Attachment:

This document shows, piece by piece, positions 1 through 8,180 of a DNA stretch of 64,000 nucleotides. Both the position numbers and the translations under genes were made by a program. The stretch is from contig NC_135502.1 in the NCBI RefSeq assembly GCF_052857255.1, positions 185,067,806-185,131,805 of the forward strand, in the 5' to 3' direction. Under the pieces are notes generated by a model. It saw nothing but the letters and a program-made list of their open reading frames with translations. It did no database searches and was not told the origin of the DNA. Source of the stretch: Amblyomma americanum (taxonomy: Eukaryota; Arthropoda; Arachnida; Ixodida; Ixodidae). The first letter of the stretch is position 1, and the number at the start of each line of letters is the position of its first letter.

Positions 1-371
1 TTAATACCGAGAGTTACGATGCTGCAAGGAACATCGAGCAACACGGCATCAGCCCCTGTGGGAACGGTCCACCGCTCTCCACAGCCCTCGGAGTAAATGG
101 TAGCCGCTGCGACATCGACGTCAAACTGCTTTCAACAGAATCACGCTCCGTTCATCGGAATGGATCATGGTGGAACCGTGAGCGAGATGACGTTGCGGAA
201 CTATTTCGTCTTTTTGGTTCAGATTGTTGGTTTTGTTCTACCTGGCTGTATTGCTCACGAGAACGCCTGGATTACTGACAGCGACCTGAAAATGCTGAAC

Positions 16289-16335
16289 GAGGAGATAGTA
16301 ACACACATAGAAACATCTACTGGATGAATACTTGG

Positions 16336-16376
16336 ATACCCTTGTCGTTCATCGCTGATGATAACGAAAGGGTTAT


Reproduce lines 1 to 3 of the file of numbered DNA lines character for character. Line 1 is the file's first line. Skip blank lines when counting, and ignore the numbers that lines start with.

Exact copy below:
This document shows, piece by piece, positions 1 through 8,180 of a DNA stretch of 64,000 nucleotides. Both the position numbers and the translations under genes were made by a program. The stretch is from contig NC_135502.1 in the NCBI RefSeq assembly GCF_052857255.1, positions 185,067,806-185,131,805 of the forward strand, in the 5' to 3' direction. Under the pieces are notes generated by a model. It saw nothing but the letters and a program-made list of their open reading frames with translations. It did no database searches and was not told the origin of the DNA. Source of the stretch: Amblyomma americanum (taxonomy: Eukaryota; Arthropoda; Arachnida; Ixodida; Ixodidae). The first letter of the stretch is position 1, and the number at the start of each line of letters is the position of its first letter.

Positions 1-371
1 TTAATACCGAGAGTTACGATGCTGCAAGGAACATCGAGCAACACGGCATCAGCCCCTGTGGGAACGGTCCACCGCTCTCCACAGCCCTCGGAGTAAATGG